Last Modified: Wednesday, March 12, 2014 11:35 AM
BATON ROUGE — Clemmie Greenlee put a face on the human trafficking issue Tuesday when she talked about her many years as one of its victims. Her story gave impetus to a declaration of war against what Gov. Bobby Jindal calls a “horrible, horrible, horrific crime.”
Legislators are working with the governor to toughen the penalties for human trafficking and help judicial authorities recognize its victims.
Reps. Neil Abramson, D-New Orleans, and Julie Stokes, R-Jefferson Parish, are sponsoring the two major bills on the subject.
Abramson’s legislation deals with penalties and the seizure of personal property used by those who are involved in exploitation. Stokes’ measure authorizes the designation of human trafficking courts and sets up training for their presiding judges.
Jindal said human trafficking has been a major problem in Louisiana and he wants to give a voice to women and children who don’t have one. The most vulnerable are targeted by controlling criminals who make them think they are developing a loving relationship.
“They are buying and selling victims for profit,” he said.
The governor said he wants to eradicate the state of the people who are guilty of these “heinous crimes.”
Trafficking is an underground business, and the second-largest criminal industry today, Jindal said. He said Baton Rouge is one of the top 10 cities for human trafficking.
Greenlee said her heart was pounding and there were tears in her eyes, not because she was nervous but because she was so happy about the efforts being made to end human trafficking.
Her trafficking years began, she said, when she was 12 and was befriended by those who messed up her life. She said the trafficking took her to conventions and the Super Bowl and other sporting events “drugged up and terrified.”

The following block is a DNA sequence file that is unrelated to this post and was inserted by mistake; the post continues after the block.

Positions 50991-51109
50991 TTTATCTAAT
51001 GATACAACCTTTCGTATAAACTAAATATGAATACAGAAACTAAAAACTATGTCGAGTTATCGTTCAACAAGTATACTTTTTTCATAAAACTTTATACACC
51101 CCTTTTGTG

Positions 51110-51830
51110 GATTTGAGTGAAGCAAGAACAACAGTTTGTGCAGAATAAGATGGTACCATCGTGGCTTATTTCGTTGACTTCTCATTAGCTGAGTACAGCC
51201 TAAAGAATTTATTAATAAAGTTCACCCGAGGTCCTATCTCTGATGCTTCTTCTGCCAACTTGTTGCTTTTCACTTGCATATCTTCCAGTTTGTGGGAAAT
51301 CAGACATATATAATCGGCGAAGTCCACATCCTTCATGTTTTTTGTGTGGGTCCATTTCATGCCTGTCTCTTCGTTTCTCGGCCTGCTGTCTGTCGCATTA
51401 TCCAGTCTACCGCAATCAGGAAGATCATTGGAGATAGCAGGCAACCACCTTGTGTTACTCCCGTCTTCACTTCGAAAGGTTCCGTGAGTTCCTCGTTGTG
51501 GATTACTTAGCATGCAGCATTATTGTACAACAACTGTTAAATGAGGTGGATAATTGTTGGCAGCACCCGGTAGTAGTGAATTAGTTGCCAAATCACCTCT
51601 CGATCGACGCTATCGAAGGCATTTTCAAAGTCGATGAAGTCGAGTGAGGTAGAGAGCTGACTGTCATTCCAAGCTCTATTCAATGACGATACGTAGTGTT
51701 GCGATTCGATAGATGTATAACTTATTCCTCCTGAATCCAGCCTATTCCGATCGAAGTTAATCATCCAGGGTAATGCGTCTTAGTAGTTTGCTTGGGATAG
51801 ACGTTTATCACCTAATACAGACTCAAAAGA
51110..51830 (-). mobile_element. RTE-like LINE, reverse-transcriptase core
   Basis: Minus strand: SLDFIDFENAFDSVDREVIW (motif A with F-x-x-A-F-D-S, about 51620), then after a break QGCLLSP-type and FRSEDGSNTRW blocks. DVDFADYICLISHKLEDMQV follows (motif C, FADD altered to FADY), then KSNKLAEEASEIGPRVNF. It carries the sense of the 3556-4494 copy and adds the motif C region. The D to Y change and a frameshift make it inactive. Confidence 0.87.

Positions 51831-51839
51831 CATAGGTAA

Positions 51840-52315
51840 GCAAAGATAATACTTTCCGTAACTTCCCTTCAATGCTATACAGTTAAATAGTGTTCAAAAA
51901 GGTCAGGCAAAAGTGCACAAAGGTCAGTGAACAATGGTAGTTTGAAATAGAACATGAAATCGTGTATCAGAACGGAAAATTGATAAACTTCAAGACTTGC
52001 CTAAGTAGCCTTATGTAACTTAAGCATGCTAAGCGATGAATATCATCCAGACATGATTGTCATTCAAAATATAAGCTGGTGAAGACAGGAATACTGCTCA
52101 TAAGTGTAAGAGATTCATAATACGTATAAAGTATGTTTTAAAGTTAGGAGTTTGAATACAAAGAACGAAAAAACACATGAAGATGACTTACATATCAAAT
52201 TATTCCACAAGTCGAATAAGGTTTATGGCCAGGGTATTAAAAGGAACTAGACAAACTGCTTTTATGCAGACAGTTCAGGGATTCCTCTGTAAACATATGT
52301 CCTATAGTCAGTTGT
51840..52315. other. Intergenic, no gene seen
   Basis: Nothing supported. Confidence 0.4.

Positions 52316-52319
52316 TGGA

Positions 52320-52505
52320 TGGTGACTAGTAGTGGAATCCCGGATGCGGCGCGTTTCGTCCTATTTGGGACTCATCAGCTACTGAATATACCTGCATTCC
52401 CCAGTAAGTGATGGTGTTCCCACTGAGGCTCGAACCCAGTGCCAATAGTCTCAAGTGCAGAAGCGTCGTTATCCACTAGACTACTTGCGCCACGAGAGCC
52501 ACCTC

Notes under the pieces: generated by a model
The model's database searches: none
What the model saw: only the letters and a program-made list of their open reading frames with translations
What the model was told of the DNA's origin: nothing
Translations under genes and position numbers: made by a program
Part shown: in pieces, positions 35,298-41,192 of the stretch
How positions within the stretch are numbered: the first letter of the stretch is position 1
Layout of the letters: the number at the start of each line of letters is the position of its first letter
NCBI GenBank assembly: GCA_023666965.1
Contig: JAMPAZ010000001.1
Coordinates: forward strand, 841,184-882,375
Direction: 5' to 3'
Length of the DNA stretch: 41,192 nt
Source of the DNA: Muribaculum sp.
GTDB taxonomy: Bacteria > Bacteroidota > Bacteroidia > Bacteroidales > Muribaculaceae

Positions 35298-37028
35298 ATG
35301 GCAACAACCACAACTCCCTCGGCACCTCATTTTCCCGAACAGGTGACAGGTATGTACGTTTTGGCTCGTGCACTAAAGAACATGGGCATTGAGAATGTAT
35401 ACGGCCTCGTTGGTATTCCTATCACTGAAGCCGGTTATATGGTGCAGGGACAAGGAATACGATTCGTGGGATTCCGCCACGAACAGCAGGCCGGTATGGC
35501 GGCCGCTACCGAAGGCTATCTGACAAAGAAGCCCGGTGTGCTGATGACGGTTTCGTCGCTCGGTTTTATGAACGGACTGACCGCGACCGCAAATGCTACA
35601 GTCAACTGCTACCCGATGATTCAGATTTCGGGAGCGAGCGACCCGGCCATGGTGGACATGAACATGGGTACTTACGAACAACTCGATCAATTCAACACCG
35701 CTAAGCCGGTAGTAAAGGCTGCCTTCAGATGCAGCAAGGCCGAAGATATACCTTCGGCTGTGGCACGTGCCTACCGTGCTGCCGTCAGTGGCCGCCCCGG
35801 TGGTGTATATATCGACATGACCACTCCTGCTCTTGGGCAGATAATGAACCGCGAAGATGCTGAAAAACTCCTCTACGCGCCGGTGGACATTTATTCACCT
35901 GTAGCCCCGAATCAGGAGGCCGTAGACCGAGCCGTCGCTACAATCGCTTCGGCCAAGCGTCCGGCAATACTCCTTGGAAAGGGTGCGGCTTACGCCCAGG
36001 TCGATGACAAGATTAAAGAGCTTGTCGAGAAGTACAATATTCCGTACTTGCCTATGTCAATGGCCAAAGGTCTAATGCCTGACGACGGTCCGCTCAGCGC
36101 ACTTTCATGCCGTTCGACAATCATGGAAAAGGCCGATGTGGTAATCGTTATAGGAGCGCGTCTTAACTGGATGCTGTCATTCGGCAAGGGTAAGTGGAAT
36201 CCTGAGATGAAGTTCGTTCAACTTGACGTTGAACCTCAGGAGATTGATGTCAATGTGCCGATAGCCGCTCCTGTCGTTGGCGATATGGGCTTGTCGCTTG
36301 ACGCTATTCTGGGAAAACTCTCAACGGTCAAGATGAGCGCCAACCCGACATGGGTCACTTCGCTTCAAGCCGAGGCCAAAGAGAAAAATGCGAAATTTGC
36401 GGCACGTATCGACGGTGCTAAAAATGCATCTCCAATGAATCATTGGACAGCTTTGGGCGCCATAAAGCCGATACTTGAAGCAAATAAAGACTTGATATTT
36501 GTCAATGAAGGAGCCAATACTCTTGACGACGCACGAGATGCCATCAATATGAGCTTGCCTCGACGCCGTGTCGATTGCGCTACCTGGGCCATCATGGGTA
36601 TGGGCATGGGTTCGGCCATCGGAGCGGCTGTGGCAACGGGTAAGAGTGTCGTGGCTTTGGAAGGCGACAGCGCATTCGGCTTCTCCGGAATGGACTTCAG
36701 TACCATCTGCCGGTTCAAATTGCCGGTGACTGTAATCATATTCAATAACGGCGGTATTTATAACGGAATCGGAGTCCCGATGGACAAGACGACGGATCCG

Greenlee said she landed in jail a hundred times, but eventually “aged out” of that world and became angry.
The shame is over, she said, and she wants to speak up and speak out for others who are tied up in basements going through similar ordeals.
Col. Mike Edmonson, superintendent of state police, said human trafficking became an important issue after Jindal took office. It was only a misdemeanor prior to that time, he said. “It wasn’t a priority, but it becomes one today,” Edmonson said.
State police have opened 476 solicitation cases since 2008, 310 child pornography cases and 390 exploitation cases, he said. Most victims say the same thing, he said: Someone paid attention to them and made them feel more valuable.
House Speaker Chuck Kleckley, R-Lake Charles, like others, complimented Lee for her courage in speaking out. She works with Eden House of New Orleans, which is described as “a safe haven for women who have survived lives of human trafficking, prostitution, violence and addiction.”
“Clemmie will change lives because of her courage. What she said today will make a difference,” Kleckley said.
Jindal said human trafficking takes place in local communities and that residents need to be aware of its existence.